Inside the huge effort to fly Afghans to the US on commercial jets


Bill Wernecke at Delta Air Lines was driving his daughter to college when the call came telling him the US military wanted to use commercial airlines to fly Afghan refugees to American soil.

Father and daughter barely spoke over the hundreds of miles from the Kentucky-Tennessee border to northern Indiana. The managing director for Delta’s charter business was on the phone for almost six hours, preparing to staff and deploy three twin-aisle jets to move thousands of people across the globe.

Last month the US Department of Defense activated the Civil Reserve Air Fleet, or CRAF, which allows the government to commandeer commercial aircraft and crew, for only the third time since it was established in 1951. Airlines enrol in the programme, which pays them to ferry soldiers and other passengers during national emergencies, in exchange for the chance to bid on the government’s peacetime business.

The US military evacuated or facilitated the evacuation of about 124,000 people out of Kabul before withdrawing American troops by August 31 after two decades of war. They were flown to “lily pads” — military bases in Qatar, Bahrain, Germany and Italy to await commercial carriers to fly them to the US.

So far, about 25,000 people have arrived in the US, most of them touching down at Dulles International Airport outside Washington, with Philadelphia recently receiving evacuees too. Airlines are shuttling about 4,500 people a day from the overseas bases, with another 2,500 a day flown from their ports of arrival to military bases in Texas, Wisconsin and New Mexico. The programme is likely to remain in force until mid-September.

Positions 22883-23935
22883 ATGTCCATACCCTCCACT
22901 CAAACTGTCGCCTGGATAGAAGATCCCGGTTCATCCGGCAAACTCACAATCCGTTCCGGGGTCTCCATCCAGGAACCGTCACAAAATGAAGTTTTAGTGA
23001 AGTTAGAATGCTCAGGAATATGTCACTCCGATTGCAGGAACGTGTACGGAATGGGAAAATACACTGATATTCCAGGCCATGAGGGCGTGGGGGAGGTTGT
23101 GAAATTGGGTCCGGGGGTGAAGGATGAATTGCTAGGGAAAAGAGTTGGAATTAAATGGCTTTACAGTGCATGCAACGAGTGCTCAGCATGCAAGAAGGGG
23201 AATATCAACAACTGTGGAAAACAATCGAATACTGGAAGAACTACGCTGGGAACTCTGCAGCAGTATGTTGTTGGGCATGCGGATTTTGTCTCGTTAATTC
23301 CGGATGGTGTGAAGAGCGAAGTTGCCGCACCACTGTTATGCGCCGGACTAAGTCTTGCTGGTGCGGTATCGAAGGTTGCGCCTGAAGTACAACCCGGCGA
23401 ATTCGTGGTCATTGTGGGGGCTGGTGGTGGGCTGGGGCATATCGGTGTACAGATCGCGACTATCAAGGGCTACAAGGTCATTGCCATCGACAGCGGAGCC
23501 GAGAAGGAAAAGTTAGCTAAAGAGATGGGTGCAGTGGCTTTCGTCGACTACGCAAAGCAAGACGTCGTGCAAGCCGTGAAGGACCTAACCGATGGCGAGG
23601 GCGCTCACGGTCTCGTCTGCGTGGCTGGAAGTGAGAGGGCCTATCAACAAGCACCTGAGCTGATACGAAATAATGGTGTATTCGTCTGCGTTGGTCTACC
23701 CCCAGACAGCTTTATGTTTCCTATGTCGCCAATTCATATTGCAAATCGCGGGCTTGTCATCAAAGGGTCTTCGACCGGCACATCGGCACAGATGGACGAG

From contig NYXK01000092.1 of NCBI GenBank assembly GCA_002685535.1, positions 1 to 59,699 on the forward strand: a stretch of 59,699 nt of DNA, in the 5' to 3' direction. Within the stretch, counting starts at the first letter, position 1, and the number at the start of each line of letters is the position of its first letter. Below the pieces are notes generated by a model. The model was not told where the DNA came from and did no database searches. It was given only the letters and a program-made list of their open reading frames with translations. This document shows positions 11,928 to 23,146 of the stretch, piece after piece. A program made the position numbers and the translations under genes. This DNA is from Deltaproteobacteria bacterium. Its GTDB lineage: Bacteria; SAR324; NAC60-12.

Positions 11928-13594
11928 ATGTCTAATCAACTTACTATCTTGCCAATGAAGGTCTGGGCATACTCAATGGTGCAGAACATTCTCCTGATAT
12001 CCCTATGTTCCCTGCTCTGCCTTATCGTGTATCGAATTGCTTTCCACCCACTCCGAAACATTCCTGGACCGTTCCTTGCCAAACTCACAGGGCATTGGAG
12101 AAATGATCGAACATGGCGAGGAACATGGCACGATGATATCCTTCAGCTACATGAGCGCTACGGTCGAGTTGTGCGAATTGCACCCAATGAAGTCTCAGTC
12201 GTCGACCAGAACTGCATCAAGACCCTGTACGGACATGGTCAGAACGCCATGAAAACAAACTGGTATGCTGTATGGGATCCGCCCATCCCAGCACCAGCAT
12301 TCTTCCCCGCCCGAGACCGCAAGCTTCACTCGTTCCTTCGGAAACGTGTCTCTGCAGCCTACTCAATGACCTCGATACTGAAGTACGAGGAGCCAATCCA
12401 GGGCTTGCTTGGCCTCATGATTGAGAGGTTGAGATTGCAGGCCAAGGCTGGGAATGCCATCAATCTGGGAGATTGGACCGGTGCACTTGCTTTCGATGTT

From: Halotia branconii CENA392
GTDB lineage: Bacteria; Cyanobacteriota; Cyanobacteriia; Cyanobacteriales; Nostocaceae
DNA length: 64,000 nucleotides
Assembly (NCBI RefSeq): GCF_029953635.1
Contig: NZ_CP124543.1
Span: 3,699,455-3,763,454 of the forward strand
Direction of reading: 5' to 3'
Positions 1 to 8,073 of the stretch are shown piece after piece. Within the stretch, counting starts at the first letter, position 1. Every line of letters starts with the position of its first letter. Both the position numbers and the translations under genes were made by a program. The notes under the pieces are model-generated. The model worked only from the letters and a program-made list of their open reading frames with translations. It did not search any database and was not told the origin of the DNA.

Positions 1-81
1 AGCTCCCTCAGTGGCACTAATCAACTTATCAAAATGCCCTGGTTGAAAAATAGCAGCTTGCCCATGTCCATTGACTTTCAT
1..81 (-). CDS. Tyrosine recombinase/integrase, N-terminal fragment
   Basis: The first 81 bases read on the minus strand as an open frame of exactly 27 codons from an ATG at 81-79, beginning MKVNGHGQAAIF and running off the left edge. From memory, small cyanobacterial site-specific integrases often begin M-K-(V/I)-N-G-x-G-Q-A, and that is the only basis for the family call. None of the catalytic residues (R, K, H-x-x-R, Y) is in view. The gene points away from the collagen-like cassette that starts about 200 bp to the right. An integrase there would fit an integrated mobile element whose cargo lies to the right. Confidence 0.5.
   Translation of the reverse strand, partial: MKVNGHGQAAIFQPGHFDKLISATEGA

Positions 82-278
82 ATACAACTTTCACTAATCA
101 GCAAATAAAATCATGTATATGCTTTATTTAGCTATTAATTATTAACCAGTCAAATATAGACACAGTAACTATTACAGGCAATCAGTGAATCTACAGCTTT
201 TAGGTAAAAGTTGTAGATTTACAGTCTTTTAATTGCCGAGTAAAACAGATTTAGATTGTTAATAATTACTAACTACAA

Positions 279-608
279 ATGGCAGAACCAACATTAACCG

The government routinely charters planes from commercial carriers although it rarely invokes the second world war-era provision. But the Pentagon’s need for planes came as the airline industry continues to recover from the financial and operational devastation wrought by the pandemic. Defence officials used CRAF on this occasion, Wernecke said, because “they didn’t get enough volunteers”.

Mark Cancian, a senior adviser at the Center for Strategic and International Studies and a former defence department official, said CRAF allowed the Pentagon to bypass reluctance and delays.

The defence department previously activated the programme in 1990 for the first Gulf war, and again in 2002. There are 24 carriers and 450 planes enrolled, according to the US Air Force’s Air Mobility Command. For the Afghanistan evacuees, the department commandeered 18 aeroplanes from six airlines.

Thousands of pilots, flight attendants and other aviation professionals have since signed up to staff the flights, citing a desire to help people whose lives have been wrecked by war.

“There’s the ‘holy cow’ moment — this is really happening — and then it turns into exhilaration because you have to get everybody mobilised,” Wernecke said. “Then it turns into frustration because things weren’t working . . . Then it turns into a global team, and companies figuring out a solution, and then it turns into rewarding.”

When a United Airlines plane stopped for a layover in Germany, the flight attendants went shopping to buy colouring books, crayons, socks, toothbrushes and diapers to distribute

Delta staffs its planes with 17 crew members: four more than an international commercial flight, including a mechanic, an extra pilot and two charter co-ordinators trained to handle tasks ranging from de-icing to rebalancing weight within a jet. A broad skill range is critical because, unlike at a commercial airport, there are no airline support staff at a military base.